Lance Thomas has been a key role player for the Knicks, with his free agency impending, New York should focus on resigning him.
After several players fizzled and fell out of New York’s rotation, the Knicks have to keep the ones that continue to play well. After years of finding his place in his league, Lance Thomas has provided defense and shooting for the Knicks, making him a fine piece for the Knicks to spend money on this offseason.
In a year where the salary cap jumps to $92 million next season, the focus of the summer will be on how much money will these players receive. What’s a “fair contract” for certain player prototypes and which young, slightly proven player gets thrown $10-$20 more million expected to switch teams. The 2016 and 2017 free agency classes are going to be interesting, to say the least.
The New York Knicks are in a particular position. They have a young, potential star player, they have a veteran star player, who might get traded. Other than that, the Knicks have several positions, both in the starting lineup and the bench rotation, available.
This is both good and bad for the Knicks. Good in the fact they can go after everyone in free agency, but bad because there’s no ideal baseline on the roster, meaning they don’t have the young players with a track record to supplant the larger contracts they’ll have on the roster.
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They do have some pieces to work with. We’ve mentioned Kristaps Porzingis – the basketball unicorn, capable of shooting threes and protecting the rim. Jerian Grant is on the outside looking in as a slashing pick-and-roll point guard. After a full year to see Langston Galloway, I think the best inference for him is a solid reserve guard who can do a bit of everything – defend, shoot and provide a secondary ball-handler.
A player I would add to that list is Lance Thomas.
Thomas is a bit older than all of those guys at age 27, but in terms of NBA minutes, he’s around 4,100 minutes for his career. After bouncing around with New Orleans and Oklahoma City previously, Thomas was sent to the Knicks in the three-team trade between New York, Cleveland, and Oklahoma City, Thomas was sent to New York, where he saw playing time as a role player in New York’s tanking season.
This year, they brought him back and you saw Thomas’ game take a step forward. After attempting under 50 threes in his first two stints, Thomas is currently at 40.4% from three on 106 attempts. His 8.2 points and 2.2 rebounds this season isn’t exactly breaking the bank, but it’s fine production from someone who you had on a 10-day contract last season and for $1.6 million this season.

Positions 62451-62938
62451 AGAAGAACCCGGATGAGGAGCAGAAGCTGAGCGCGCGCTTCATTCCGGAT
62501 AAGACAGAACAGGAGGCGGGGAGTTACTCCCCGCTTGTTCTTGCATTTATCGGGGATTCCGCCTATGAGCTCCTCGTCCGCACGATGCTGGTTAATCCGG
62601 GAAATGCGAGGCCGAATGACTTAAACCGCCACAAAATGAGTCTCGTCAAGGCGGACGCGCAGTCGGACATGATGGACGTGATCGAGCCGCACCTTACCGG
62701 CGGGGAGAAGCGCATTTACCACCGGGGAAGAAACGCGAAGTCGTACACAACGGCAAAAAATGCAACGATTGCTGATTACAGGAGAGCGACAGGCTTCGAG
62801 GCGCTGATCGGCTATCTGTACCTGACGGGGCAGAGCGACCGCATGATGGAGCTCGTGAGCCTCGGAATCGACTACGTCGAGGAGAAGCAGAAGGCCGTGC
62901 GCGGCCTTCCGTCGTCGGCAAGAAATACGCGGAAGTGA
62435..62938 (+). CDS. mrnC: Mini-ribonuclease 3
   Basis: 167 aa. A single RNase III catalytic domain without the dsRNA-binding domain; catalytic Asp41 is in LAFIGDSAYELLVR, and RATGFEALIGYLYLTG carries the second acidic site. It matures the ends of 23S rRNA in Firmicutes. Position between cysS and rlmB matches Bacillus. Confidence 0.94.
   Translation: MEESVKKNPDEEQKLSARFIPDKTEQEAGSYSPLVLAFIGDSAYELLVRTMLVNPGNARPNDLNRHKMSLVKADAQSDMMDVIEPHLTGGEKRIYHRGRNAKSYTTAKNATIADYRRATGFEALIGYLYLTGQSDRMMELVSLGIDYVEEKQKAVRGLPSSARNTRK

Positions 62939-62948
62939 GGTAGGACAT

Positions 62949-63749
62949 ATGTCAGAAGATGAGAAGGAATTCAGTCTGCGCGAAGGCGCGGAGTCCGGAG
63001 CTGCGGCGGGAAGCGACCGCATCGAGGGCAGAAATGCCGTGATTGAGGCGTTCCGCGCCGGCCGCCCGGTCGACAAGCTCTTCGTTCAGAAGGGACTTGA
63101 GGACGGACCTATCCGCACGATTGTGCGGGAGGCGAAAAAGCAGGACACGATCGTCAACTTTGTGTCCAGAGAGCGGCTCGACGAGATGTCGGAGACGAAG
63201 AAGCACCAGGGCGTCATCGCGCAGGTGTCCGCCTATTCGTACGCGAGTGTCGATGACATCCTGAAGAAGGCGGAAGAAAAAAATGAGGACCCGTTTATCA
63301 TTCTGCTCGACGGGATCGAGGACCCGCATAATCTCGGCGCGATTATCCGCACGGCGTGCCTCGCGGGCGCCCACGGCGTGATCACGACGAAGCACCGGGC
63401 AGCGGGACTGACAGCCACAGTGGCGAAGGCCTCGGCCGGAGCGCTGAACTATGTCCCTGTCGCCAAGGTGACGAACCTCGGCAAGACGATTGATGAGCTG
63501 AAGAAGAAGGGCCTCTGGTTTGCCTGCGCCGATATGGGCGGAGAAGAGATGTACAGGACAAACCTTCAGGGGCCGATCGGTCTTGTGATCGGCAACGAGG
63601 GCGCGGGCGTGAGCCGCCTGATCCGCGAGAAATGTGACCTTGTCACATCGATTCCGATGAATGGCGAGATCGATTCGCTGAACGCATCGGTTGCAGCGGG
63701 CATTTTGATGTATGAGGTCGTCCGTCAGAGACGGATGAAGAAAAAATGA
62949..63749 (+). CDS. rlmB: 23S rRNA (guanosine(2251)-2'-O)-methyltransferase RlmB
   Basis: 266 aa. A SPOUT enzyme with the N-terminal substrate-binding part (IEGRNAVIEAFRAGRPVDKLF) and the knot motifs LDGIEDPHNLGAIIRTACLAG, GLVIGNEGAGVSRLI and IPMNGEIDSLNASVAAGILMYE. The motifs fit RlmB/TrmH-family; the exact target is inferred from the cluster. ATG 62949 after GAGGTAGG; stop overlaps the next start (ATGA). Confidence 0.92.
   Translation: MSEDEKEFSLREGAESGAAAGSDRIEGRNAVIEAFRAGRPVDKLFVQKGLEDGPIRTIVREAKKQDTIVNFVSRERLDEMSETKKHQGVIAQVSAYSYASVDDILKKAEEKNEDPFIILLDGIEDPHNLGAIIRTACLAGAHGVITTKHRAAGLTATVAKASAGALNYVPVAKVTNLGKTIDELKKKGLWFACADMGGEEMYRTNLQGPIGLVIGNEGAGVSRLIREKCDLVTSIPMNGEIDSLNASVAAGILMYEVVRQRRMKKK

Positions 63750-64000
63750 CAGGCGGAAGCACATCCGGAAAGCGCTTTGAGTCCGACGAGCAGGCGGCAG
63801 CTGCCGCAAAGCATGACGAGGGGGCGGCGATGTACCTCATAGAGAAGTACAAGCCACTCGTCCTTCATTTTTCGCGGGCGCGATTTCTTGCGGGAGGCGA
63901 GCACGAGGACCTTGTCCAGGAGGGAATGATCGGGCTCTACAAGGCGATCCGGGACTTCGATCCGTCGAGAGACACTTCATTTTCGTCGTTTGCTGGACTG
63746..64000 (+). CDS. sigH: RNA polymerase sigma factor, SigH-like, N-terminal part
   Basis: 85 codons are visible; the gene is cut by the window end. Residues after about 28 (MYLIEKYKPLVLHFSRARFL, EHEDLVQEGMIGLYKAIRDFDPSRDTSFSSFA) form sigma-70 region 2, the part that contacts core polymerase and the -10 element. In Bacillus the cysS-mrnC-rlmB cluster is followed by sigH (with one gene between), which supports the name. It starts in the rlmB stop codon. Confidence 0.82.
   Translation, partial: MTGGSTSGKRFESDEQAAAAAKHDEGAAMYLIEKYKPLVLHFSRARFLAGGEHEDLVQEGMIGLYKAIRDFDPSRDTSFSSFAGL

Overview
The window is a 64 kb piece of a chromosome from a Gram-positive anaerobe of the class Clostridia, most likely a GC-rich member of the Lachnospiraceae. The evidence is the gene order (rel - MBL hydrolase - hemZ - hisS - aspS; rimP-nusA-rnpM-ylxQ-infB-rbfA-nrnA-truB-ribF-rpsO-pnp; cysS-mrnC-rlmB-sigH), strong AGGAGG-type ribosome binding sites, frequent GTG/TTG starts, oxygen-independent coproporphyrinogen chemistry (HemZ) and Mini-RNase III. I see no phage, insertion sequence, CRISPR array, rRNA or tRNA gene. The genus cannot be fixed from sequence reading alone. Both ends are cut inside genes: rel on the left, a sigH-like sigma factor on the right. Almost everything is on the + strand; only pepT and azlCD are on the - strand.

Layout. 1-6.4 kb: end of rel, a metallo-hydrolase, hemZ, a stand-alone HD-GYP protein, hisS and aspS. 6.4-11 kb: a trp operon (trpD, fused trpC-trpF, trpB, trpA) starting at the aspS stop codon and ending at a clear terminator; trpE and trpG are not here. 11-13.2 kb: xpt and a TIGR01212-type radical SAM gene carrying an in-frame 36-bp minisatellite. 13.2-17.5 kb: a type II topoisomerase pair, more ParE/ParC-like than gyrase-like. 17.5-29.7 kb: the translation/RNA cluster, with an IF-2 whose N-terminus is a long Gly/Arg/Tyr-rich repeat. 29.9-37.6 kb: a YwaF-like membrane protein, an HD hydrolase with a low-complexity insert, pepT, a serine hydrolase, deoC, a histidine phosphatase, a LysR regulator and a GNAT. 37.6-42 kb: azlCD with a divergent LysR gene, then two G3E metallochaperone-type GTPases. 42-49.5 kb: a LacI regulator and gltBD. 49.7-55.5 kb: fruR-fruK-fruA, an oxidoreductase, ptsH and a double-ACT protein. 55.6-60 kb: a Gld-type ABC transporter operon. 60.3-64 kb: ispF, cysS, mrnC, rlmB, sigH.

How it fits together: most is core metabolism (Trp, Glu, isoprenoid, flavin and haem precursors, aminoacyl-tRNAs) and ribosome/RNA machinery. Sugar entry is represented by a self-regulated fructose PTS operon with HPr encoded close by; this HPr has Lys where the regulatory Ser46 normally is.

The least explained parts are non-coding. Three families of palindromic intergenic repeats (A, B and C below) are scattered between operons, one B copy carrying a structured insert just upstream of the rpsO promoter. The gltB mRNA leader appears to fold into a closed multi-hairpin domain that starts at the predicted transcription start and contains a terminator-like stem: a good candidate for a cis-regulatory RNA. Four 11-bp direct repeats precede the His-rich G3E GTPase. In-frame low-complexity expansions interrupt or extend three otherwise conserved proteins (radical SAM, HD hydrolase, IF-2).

Offensively, Thomas is one of those players that can score the basketball without needing several possessions. Thomas is at 17.1% usage rate, which is a bit high, but that’s more because of his position on the roster as someone who gets late shot clock attempts. As a cutter, Thomas is shooting 50% from the floor this season on 30 attempts and dynamite in transition, finishing with 53.1% shooting, via NBA.com’s statistics.
Defensively, the Knicks need a guy like Thomas for the long-term. He’s someone who doesn’t get rave reviews from defensive metrics, but the Knicks have been solid since he got there. Where the league moves closer to more shooters and guards who can defend and shoot, Thomas is that, but at the forward position. Currently, Thomas is third on the Knicks in net rating at -0.6, only trailing Carmelo Anthony and Porzingis, in terms of big minutes.
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Despite the negative rating, Thomas is a defensive pivot on the Knicks. You can play him at the small forward with some solid defensive wings, or play him at power forward to filter minutes of Anthony at small forward. An example: Combine Thomas with Galloway and Anthony, the trio has a defensive rating of 99.4 and a net rating of 11.9. Place him with Galloway and Afflalo, the Knicks have a defensive rating of 97.0 and a net rating of 11.9. Afflalo and Anthony aren’t good defenders at this stage, but the combination of Thomas, a good defensive guard, and a scorer has solid results.
In an exploding cap, it’s tough to truly know his value, but if you believe Thomas could be a solid reserve off the bench who can provide value on offense and defense, then he must be retained. In a perfect world, I think the Knicks would love to sign him for something around $18 million around three years. That deal gets Thomas a massive pay increase (Thomas has made just over $2 million in his career) while locking in a solid reserve for the Knicks for the foreseeable future.
The Knicks will aim to be flashy, but putting together a solid base has always been enticing to me as a good team genuinely owns a solid eight-man rotation. Lance Thomas, after 100 solid games in a Knicks uniform, is coming up on his first payday and despite a recent knee injury that the Knicks neglected, New York should be that team to pay him a comfortable salary to bring him back for the 2016-17 season.